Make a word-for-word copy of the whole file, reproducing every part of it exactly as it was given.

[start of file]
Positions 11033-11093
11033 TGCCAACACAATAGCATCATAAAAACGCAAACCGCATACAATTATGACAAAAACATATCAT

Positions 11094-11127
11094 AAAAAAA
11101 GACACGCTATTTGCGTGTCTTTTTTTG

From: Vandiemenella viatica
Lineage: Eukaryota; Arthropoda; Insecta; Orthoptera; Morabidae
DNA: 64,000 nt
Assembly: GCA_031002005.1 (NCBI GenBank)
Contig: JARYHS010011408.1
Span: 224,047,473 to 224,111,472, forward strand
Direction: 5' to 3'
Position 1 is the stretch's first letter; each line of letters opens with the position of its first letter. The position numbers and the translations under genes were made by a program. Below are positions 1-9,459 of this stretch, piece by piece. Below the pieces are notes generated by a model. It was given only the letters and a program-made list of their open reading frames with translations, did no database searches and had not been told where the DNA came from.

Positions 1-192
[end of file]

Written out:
Positions 11033-11093
11033 TGCCAACACAATAGCATCATAAAAACGCAAACCGCATACAATTATGACAAAAACATATCAT

Positions 11094-11127
11094 AAAAAAA
11101 GACACGCTATTTGCGTGTCTTTTTTTG

From: Vandiemenella viatica
Lineage: Eukaryota; Arthropoda; Insecta; Orthoptera; Morabidae
DNA: 64,000 nt
Assembly: GCA_031002005.1 (NCBI GenBank)
Contig: JARYHS010011408.1
Span: 224,047,473 to 224,111,472, forward strand
Direction: 5' to 3'
Position 1 is the stretch's first letter; each line of letters opens with the position of its first letter. The position numbers and the translations under genes were made by a program. Below are positions 1-9,459 of this stretch, piece by piece. Below the pieces are notes generated by a model. It was given only the letters and a program-made list of their open reading frames with translations, did no database searches and had not been told where the DNA came from.

Positions 1-192